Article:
In Virginia, non-compete agreements are legal but they are not favored and not always enforceable. As restraints on free trade, they will only be enforced if the employer can prove the terms are (1) no broader than necessary to protect the employer’s legitimate business interests, (2) not unduly harsh or oppressive in curtailing the employee’s ability to make a living, and (3) not against public policy. Ultimately, the test is one of reasonableness, considering the circumstances of the business, the nature of the work, and any and all other facts that may be relevant. On December 14, 2015, allergist and immunologist Thomas Fame of Roanoke received some good news: he had been successful in challenging his two-year non-compete agreement, having persuaded the court that it unfairly restricted his right to earn a livelihood by practicing his specialty in his chosen home.
In determining whether a non-compete clause is reasonable, courts examine three factors: (1) the duration of the restriction, (2) the geographic scope of the restriction, and (3) the “function” of the restriction; namely, the precise activities the employee is restricted from engaging in. To be enforceable, the noncompete must be found reasonable as a whole, considering all three elements. If one of the factors is grossly unreasonable, it can invalidate the entire agreement, even if the other two factors are narrowly drawn. (See Home Paramount Pest Control Companies, Inc. v. Shaffer, 282 Va. 412, 419 (2011) (holding that “the clear overbreadth of the function here cannot be saved by narrow tailoring of geographic scope and duration”).
Dr. Fame has practiced in the Roanoke Valley for 23 years. He joined the Asthma and Allergy Center (“AAC”) in Salem as a staff physician in 2010 and signed a “Nonmember Employment Agreement” shortly after joining, which contained a non-compete clause. With respect to the three factors relevant to reasonableness, the noncompete had the following characteristics:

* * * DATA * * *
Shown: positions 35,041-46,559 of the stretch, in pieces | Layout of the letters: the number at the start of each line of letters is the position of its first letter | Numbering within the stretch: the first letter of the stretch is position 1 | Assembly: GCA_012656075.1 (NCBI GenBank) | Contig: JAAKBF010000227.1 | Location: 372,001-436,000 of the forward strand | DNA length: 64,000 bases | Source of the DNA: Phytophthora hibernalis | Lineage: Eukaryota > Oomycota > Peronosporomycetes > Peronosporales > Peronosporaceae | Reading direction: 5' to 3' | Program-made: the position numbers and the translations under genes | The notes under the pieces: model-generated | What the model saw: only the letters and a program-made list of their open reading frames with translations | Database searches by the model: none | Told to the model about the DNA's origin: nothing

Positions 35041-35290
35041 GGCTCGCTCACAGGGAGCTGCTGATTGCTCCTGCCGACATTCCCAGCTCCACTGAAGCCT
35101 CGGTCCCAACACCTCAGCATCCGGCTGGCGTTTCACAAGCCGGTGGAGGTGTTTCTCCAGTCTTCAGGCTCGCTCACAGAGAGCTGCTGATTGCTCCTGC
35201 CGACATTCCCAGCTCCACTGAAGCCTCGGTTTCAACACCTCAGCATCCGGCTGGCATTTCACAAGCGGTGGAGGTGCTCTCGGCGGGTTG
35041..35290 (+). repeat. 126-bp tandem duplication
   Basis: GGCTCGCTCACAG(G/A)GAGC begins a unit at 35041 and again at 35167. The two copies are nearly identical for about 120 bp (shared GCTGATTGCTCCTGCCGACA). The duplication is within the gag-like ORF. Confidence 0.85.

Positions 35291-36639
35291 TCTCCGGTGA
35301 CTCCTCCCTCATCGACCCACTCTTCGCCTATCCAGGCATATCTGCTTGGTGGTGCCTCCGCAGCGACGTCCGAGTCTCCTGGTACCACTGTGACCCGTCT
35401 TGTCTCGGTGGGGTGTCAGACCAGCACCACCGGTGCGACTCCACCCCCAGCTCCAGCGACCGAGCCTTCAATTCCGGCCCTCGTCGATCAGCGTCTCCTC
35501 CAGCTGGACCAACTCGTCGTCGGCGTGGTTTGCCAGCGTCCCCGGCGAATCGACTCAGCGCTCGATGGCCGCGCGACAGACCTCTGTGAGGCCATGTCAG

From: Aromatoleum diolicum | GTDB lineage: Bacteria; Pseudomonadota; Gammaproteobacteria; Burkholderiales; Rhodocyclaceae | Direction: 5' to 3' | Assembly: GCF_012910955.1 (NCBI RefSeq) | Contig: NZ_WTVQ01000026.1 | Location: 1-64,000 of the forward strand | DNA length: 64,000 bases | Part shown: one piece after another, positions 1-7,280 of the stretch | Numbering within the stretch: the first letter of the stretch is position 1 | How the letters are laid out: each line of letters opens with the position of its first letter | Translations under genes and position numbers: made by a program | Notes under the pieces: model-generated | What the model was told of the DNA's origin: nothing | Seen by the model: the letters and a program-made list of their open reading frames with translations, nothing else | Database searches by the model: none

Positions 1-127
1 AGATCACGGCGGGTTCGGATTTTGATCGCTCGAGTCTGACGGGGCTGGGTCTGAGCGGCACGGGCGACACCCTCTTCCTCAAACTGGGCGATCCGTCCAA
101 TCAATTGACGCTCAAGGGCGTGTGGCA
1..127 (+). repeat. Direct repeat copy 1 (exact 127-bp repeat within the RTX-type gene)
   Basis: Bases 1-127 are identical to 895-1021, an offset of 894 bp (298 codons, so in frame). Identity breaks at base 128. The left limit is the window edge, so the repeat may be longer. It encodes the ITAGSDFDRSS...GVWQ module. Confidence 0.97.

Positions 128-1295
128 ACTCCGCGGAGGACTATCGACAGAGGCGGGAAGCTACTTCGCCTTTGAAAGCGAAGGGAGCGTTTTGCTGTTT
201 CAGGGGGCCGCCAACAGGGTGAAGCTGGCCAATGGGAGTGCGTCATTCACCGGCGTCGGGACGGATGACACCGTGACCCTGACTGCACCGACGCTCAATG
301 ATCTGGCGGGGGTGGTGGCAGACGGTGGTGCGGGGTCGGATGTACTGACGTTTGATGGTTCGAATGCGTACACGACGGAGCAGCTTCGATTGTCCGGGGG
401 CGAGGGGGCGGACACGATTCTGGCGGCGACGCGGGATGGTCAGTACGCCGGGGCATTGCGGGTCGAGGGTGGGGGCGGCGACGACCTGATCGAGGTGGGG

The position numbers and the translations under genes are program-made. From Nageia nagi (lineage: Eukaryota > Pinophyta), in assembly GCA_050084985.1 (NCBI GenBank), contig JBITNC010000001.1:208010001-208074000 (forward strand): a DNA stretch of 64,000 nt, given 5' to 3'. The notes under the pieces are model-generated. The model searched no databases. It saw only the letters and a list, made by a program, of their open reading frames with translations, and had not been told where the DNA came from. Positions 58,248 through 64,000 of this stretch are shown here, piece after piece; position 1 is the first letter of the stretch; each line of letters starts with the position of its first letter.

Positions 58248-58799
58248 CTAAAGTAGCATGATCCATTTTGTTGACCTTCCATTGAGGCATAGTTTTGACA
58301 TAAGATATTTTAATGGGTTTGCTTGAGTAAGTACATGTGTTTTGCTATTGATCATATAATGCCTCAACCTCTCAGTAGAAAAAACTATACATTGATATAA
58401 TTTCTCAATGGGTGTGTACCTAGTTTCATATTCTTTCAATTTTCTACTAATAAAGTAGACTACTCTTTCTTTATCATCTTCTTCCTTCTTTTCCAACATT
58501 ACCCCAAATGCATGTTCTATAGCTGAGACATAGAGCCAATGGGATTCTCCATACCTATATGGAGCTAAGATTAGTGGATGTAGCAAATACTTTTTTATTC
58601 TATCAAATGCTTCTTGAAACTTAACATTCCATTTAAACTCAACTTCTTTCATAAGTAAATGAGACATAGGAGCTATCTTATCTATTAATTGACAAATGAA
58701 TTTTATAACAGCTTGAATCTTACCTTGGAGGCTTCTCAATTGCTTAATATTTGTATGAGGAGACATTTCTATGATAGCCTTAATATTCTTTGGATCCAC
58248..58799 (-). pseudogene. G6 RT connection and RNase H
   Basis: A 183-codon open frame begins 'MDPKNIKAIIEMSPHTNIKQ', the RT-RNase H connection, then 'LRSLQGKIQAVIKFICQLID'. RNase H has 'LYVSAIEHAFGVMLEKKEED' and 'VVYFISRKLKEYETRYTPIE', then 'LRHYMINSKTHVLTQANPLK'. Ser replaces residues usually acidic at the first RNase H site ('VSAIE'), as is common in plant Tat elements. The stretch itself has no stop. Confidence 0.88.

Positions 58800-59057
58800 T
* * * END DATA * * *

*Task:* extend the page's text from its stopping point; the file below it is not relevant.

Duration: Two years.
Geographic Scope: “Roanoke City, Roanoke County, Botetourt County, Bedford County, Montgomery County, the City of Salem, Franklin County, Floyd County, Henry County, Rockbridge County, Campbell County, Amherst County, Appomattox County, Alleghany County, and the cities of Martinsville, Buena Vista, Lynchburg, Lexington, and Christiansburg, and the Town of Blacksburg.”
Function: If employed by a competitor to treat allergy and immunological disorders as he did for AAC, Dr. Fame would be prohibited from managing, operating, controlling, participating in, being employed by, or being “connected in any way with the ownership, management, operation, or control” of the competing professional practice.
First of all, the noncompete was not well written. Take a look at the clause itself, quoted on page 5 of the opinion. Read it again. If you find yourself thinking that it doesn’t make any sense, you are not alone. The court found the language was ambiguous (i.e., capable of at least two different interpretations) and held that because at least one reasonable interpretation would be overly broad, the entire noncompete was unenforceable.
The ambiguity lay in the wording of the geographic restriction: was Dr. Fame prohibited from treating any patients hailing from any of the listed areas regardless of where his new practice was located at the time of treatment, or was he merely prohibited from treating patients while he was physically located in any of the listed areas, regardless of where the patients lived? The employer itself was apparently unable to tell. The court found the restriction was unenforceable because it would be an enormous and unreasonable hassle to require Dr. Fame to screen all his patients for connections to the Roanoke Valley.
The court found the agreement unenforceable for a second reason: the function element was too broad. At AAC, Dr. Fame was a staff physician, not an owner. He was not involved in managing, operating, or controlling AAC, yet the noncompete clause restricted him from engaging in such activities on behalf of a future employer. AAC could not prove it had any legitimate business interest in such a restriction, so the noncompete was found overbroad and unenforceable for this reason as well.
All things considered, the court held that the non-compete agreement was unduly harsh and oppressive in curtailing Dr. Fame’s ability to earn a livelihood close to home. The court felt it would be unfair to require Dr. Fame to choose between finding a new career locally or moving out of the Roanoke area where he had lived and practiced for so many years.
So what does this mean for Dr. Fame? He is completely free to disregard the non-compete restrictions in his employment agreement. He can work for whomever he wants, wherever he wants, doing whatever he wants.